The Constitutional Reform Act 2005 led to greater judicial independence: politicians and parliament must continue to support it

As part of an ongoing inquiry, the Lords Constitution Committee has sought evidence as to whether ‘the amendment of the role of the Lord Chancellor by the Constitutional Reform Act 2005 (CRA), and the resulting separation of powers between the judiciary and the Government, [have] been successful’. Robert Hazell argues that the 2005 reforms led to greater judicial independence, a political achievement that requires continuing support from politicians and parliament.

The House of Lords Constitution Committee is currently undertaking an inquiry into the role of the Lord Chancellor and the Law Officers, in which it seeks to answer a number of questions, including whether ‘the amendment of the role of the Lord Chancellor by the Constitutional Reform Act 2005 (CRA), and the resulting separation of powers between the judiciary and the Government, [have] been successful’. Through written evidence, submitted with Professor Kate Malleson, I have attempted to answer that question. Our answers were based upon the main findings and conclusions of a three-year research project on the Politics of Judicial Independence, funded by the AHRC. The research explored the impact of the greater separation of powers introduced by the Constitutional Reform Act 2005 (CRA). Our principal conclusion – as explained in our 2015 book on the subject – was that judicial independence and judicial accountability have emerged stronger, not weaker; but that greater separation of powers requires increased engagement by the judiciary with other branches of government.

The changes made by the Constitutional Reform Act 2005

Until 2005 the head of the judiciary was a Cabinet minister, the Lord Chancellor. In an extraordinary breach of separation of powers, he could also sit as a judge in the UK’s highest court. The CRA removed the Lord Chancellor as head of the judiciary, handing that responsibility to the Lord Chief Justice in line with an agreement struck in the Concordat of 2004. The division of powers between the executive and judiciary was further refined in 2008 in a Framework Document for the management of the Courts Service (revised and updated in 2011 to incorporate the Tribunals Service). The CRA also created a new Supreme Court, and established the Judicial Appointments Commission.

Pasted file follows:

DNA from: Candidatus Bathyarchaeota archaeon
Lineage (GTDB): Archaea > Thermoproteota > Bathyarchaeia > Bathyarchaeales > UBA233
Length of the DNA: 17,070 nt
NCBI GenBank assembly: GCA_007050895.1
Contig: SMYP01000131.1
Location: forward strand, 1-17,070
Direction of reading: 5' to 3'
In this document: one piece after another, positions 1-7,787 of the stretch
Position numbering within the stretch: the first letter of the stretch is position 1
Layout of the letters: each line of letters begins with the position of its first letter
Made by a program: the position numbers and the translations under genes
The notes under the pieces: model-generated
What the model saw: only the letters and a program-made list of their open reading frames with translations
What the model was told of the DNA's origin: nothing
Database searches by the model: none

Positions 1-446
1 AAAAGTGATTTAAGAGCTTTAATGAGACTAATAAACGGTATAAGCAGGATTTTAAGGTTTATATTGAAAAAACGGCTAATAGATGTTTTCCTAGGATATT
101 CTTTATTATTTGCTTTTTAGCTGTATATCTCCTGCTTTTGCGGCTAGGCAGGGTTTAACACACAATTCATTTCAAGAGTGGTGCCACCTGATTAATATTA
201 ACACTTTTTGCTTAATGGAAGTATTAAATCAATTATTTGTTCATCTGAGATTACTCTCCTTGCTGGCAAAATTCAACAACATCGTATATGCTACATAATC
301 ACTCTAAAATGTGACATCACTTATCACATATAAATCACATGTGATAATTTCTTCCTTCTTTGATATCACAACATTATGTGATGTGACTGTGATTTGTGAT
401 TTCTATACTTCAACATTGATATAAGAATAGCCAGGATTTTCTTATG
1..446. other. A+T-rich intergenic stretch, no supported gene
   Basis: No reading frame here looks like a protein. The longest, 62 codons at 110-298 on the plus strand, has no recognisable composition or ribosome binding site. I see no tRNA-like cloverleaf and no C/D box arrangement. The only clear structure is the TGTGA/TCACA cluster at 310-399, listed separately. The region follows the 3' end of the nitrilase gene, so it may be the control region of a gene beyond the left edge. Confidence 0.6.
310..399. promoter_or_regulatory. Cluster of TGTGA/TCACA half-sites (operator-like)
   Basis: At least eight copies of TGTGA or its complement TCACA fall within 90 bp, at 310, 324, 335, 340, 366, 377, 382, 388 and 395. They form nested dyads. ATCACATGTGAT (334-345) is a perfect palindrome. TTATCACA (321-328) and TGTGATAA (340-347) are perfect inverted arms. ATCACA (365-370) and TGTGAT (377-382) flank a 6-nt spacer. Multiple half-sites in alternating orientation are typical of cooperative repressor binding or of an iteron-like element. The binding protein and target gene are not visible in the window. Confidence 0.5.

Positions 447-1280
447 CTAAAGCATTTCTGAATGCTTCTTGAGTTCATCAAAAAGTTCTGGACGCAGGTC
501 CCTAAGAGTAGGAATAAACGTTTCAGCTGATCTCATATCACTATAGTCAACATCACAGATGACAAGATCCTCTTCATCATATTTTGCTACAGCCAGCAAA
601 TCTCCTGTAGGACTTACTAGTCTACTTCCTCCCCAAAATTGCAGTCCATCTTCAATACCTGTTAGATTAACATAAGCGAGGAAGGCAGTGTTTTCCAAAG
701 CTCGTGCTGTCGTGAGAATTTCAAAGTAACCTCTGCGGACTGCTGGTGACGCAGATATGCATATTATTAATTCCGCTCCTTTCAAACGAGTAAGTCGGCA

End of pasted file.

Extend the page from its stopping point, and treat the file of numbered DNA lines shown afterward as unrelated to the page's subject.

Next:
The new politics of judicial independence are more formal, fragmented, and politicised

The old politics were informal, depending on regular meetings between the Lord Chancellor and senior judges; closed, in that these were virtually the only contacts between the judiciary and the government; and secretive, with both sides preserving each other’s confidences. They were also consensual and conservative, in that neither side wanted to change the system. The ‘new’ politics, by contrast, are much more formal. The CRA required more formal structures and processes to handle the relationships between more separate branches of government. We now have the Judicial Appointments Commission, Judicial Appointments and Conduct Ombudsman, and Judicial Conduct Investigations Office: all products of the CRA. The new formal processes include regular meetings between the judiciary and other branches of government, with the innovation of six-monthly meetings between the LCJ and Prime Minister, the introduction of regular meetings with senior officials in parliament, and annual appearances by the LCJ and President of the Supreme Court before the Constitution Committee.

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The Dissolution and Calling of Parliament Bill: why the House of Commons should retain control over dissolution

Next week MPs debate the Dissolution and Calling of Parliament Bill, which seeks to repeal the Fixed-term Parliaments Act (FTPA) and revive the former prerogative power of dissolution. Meg Russell, Gavin Phillipson and Petra Schleiter, all of whom gave evidence to the parliamentary committees considering FTPA repeal, argue that the government’s bill is flawed. It seeks to keep the courts out of dissolution decisions, but risks drawing them in, and risks politicising the role of the monarch. Removing the House of Commons power over when a general election is held, and returning it to the Prime Minister, would be a retrograde step.

On 13 September, MPs debate the remaining stages of the government’s Dissolution and Calling of Parliament Bill, which seeks to repeal the Fixed-term Parliaments Act 2011 (FTPA) and revive the former prerogative power of dissolution. Three parliamentary committees have considered FTPA repeal, to which all of us have submitted evidence. This post summarises key flaws in the government’s approach identified by the committees, and areas where expert evidence suggested solutions to address these flaws.